8. Yet another Kyle fan, here in California, USA - and in N gauge as well. I'm doing my version of Kyle almost exactly as you have done, just modelling the west side of the pier with the station in half relief, and the loco shed area. See the three photos below of the pier module. I need to take some further, more detailed shots of the shed module! And, yes, that's me behind the module in the third photo! Each module - pier and shed - is 1metre long by 30 cm wide. I am building an insertable piece for the area between the pier and shed modules. I'm using Peco code 55 track components. I've also chosen the 1960s transition period and, from my sources, have determined that the year of transition to Diesel was 1961 or 62 with the shed being razed just a couple years later. Please note that I model several different prototypes, so the structures and models shown (Taiwan prototype, modern era), including the pier facing (magnet-backed strip), are all interchangeable. But I'm sure you'll recognize the trackplan easily enough! This brings me to a question: As you have done such an outstanding job producing the Scottish prototype structures in 3D printing, would you be willing to either print me a set or make the files available so that I could print a set here for my modules? I'm interested in ALL the structures you've done for both the pier and shed areas. I don't have the facility here either with the computer or the 3D equipment to do my own - not to mention accurate enough plans - but I do have modelling friends who can print from computer files for me - or I could go to a commercial source. Can you tell me the type of files or what program you used to create them? I'd much appreciate whatever assistance you could offer in getting this project moving along. Of course, I would cover any costs involved in either obtaining the print files or the printed products involved. And I'll certainly watch your continuing work on this build with the greatest interest! Railtunes / Paul Ingraham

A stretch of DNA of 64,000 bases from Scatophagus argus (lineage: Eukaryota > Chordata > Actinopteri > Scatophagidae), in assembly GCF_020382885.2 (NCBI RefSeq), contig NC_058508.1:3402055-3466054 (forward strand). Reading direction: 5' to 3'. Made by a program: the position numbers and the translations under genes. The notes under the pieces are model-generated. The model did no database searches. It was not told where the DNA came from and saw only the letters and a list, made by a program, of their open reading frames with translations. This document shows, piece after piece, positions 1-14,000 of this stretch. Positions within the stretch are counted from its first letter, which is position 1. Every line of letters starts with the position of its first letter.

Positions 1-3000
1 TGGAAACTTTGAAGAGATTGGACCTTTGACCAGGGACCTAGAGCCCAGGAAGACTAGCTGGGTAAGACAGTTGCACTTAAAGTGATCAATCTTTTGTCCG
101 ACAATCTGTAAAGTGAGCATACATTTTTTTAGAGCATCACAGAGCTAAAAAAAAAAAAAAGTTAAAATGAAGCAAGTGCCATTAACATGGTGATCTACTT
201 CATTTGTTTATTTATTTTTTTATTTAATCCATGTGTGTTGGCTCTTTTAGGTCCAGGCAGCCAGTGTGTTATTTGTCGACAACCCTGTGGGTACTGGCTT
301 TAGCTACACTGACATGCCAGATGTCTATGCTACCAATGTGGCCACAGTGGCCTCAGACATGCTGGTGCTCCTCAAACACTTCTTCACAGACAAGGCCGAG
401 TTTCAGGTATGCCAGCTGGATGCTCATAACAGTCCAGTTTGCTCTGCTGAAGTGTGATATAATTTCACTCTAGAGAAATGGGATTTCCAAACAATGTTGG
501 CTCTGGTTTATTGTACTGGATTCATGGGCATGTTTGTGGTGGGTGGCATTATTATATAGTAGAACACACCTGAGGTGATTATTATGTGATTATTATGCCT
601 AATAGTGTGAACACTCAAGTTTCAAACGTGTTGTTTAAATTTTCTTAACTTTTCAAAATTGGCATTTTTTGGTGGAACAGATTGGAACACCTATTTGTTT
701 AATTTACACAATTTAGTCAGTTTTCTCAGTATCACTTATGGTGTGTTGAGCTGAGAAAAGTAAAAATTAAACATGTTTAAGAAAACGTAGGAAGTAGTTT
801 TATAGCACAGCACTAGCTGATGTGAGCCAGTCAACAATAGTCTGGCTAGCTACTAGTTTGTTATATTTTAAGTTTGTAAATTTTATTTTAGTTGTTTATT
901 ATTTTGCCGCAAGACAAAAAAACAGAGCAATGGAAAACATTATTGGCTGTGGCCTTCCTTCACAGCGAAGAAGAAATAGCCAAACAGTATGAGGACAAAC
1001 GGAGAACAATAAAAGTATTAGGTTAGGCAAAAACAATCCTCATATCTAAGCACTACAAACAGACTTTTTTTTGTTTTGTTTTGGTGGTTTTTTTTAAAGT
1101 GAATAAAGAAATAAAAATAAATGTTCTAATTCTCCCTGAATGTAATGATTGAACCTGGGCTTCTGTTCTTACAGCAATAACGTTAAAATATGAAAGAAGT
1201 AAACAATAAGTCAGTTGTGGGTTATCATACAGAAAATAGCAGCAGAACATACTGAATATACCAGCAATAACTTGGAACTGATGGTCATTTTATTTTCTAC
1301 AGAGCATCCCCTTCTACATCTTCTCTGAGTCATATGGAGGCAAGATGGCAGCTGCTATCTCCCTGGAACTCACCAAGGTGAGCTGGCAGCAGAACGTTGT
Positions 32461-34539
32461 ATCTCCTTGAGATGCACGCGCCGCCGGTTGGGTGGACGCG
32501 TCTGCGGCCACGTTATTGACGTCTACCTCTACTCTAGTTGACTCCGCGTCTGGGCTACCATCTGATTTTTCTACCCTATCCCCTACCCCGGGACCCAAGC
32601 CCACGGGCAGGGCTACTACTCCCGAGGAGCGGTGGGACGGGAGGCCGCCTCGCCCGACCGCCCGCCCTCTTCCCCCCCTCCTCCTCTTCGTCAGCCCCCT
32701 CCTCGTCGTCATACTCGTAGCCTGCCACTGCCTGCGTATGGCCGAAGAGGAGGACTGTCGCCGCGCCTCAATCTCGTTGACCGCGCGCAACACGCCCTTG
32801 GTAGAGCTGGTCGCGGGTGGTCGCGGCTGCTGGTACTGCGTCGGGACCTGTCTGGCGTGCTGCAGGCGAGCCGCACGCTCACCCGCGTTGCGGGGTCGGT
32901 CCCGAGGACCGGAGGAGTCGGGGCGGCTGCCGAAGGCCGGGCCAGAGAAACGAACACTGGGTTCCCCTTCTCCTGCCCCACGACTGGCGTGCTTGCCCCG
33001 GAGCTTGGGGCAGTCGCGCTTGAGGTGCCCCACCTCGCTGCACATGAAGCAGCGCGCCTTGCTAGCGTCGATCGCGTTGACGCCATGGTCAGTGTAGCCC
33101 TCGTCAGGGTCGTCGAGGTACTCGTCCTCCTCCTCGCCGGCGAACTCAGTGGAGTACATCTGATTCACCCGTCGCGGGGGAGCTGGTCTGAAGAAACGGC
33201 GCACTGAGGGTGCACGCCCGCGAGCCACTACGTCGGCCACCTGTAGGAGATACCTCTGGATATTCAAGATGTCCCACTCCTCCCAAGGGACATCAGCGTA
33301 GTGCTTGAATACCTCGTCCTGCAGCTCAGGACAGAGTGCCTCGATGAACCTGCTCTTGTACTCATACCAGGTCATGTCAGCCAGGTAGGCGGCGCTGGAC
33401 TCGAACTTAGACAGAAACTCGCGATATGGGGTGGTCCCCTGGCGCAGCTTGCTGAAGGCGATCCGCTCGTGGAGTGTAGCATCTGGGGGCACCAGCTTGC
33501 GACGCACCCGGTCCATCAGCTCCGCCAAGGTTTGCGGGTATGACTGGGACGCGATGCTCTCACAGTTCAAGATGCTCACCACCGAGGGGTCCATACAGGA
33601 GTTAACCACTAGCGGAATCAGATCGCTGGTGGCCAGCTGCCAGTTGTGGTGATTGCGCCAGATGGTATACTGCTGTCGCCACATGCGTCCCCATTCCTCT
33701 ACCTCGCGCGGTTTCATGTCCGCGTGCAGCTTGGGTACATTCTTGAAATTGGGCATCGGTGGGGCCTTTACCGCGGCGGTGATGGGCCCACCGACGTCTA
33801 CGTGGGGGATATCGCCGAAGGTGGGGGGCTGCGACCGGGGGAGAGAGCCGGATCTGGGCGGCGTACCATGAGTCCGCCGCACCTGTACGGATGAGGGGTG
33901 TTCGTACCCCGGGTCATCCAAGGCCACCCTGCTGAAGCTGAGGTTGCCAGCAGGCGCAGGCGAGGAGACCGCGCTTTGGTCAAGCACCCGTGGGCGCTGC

9. That old Atlas/Rivarossi-designed model was not really that great a runner. Would definitely need a 21st century mechanism upgrade. However, I think Atlas now also has the LIfe-Like FM C-Liner tooling [TruLine trains tooling?] that was in the Athearn range for a while after Life-Like closed, though that is the Bo-Bo version. It's a fairly good runner, so maybe a Co truck could be made for the Bo-Co version, though a completely new version that is at least DCC-ready would probably be a better upgrade. And note that, along withNew York Central and Long Island, Canadian National and New Haven, both near and dear to Jason Shron's heart, had the Bo-Co version, so that may make this a more likely possibility.